Fall 2022 Course Descriptions

Below is a partial listing of English Department courses—both ENGL and WRTG—for the Fall 2022 semester. We'll continue updating this page as we receive more descriptions. You can find a complete listing of courses at the UA Class Schedule Search webpage. Registration for Fall 2022 opened on April 4, 2022 for UAF degree students and April 18, 2022 for all others, including nondegree students. All learning formats are subject to change depending on the UAF coronavirus response. You can view past semesters' descriptions at these links: Fall 2020 courses, Spring 2021 courses, Fall 2021 courses, Spring 2022 courses.



WRTG F211X, 001
Writing and the Humanities: Detectives, Deductions, and Solving the Murder Mystery
Delivery mode: TR 9:45-11:15am, in-person
Instructor: Cade Yongue
It's Elementary, my dear Watson! What is? Why, the case of course. Whodunit. In this course we will don the cape and cloak of super sleuths to piece together what makes a successful, compelling, and effective mystery story. We will survey a wide variety of works spanning over a century. The course will take us from Sir Arthur Conan Doyle's iconic Sherlock Holmes, to Agatha Christie’s transcendent short story collection Miss Marple, to young adult favorites like The Hardy Boys and Nancy Drew. We will also examine television and film productions, such as Knives Out, Batman: The Animated Series, Veronica Mars, and Scooby-Doo. Lastly, we will look at board games, including Clue and Deception. Our focus will be analyzing the rhetorical choices artists make to create intricate, engaging mysteries. The writing assignments will be tailored to this idea, with essays that give you the opportunity to delve into your favorite works from class. Our goal is to pursue the truth, make deductions, and figure out whodunit.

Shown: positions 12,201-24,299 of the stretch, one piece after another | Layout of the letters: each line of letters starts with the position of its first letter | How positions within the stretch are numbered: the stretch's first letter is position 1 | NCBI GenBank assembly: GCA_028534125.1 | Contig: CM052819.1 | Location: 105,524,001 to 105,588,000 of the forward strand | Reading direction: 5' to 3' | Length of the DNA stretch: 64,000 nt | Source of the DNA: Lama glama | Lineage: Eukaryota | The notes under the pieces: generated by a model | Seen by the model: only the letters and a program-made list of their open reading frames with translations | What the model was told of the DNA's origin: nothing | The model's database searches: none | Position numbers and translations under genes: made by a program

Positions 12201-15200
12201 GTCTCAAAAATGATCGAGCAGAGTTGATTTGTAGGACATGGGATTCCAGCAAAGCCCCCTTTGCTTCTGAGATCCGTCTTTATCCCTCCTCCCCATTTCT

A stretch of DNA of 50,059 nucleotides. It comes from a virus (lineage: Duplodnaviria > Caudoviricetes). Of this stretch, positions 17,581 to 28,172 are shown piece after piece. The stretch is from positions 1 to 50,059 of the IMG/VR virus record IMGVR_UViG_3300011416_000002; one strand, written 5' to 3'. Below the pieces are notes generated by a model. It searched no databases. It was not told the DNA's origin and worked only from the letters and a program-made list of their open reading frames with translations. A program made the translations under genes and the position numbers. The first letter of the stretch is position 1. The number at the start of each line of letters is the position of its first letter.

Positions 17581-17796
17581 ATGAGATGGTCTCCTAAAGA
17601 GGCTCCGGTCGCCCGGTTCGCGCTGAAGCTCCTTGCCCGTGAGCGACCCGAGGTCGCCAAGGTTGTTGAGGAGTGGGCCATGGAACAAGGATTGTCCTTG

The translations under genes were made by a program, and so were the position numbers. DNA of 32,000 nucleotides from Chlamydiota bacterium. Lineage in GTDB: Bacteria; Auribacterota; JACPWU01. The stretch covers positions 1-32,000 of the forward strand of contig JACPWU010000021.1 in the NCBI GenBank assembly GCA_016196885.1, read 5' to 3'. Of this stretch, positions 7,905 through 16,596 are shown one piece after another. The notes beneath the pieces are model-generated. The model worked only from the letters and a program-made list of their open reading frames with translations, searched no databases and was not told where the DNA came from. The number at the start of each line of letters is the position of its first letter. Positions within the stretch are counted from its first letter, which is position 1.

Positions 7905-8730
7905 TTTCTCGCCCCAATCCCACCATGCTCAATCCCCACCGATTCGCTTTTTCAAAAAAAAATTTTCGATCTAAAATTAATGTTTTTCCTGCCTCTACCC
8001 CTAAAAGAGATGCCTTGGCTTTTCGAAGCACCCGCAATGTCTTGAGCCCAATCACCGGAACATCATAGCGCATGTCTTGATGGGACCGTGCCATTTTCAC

WRTG F211X, 002
Writing and the Humanities: Place, Environment, and Identity
Delivery mode: MWF 11:45–12:45 pm, in-person
Instructor: KJ Janeschek
Where are you from? is one of the first questions people ask when they meet someone new. Why? What does where we are from have to do with who we are? What if we don’t feel like we are "from" anywhere? In this course, we will look at stories, essays, and poems that explore how place shapes who we are. Materials will include writing from regions all over America—from the Midwest to the South to the Pacific Northwest—but there will be a special emphasis on Alaskan writing. Along the way, we will think about the urban/rural divide, definitions of nature, what it means to be an insider or outsider, and identity’s relationship to the environment. Students can expect to write essays about place, environment, and identity for both academic and public audiences.

WRTG F211X, 003
Writing and the Humanities: Food
Delivery mode: TR 11:30–1:00 pm, in-person
Instructor: Jane Jacob
Why do we "toast" with wine? What is fish fraud? Can you be addicted to cheese? How does sourdough bread work? In this class, we will explore topics and writing related to food. This includes: food science, food consumption and nutrition, food industry and marketing, food criticism and reviews, food travel writing, food history, food-related critical theory, and current events related to food. Students will engage with poems, essays, academic papers, journal articles, criticism, reviews, podcasts, documentaries, and hands-on experimentation. In this course, students will learn how to identify credible sources, read academic papers, perform rhetorical analysis, and construct research-supported arguments. Students will not be required to purchase any textbooks for this class and all materials will be provided by the instructor.

WRTG F211X, 004 & 005
Writing and the Humanities: Identity and the Digital Self 
Delivery mode: online asynchronous 
Instructors: Liz Bolton & Audrey Coble
What does it mean to "be online"? In this class, we’ll refine our rhetorical analytical skills through an exploration of how we construct ourselves and others in the digital space. We'll also explore temporality and the digital, comedy in the digital sphere, and creating online community. Assignments will include writing exercises, reading responses, and a research paper & presentation that span topics from cancel culture and resultant apologies, to influencers and the commodification of trauma, to Bo Burnham’s Inside.

WRTG F211X, 008
Writing and the Humanities: Rise of the Anti-Hero
Delivery mode: online asynchronous; second eight weeks (Oct. 24–Dec. 17)
Instructor: Aaron Salzman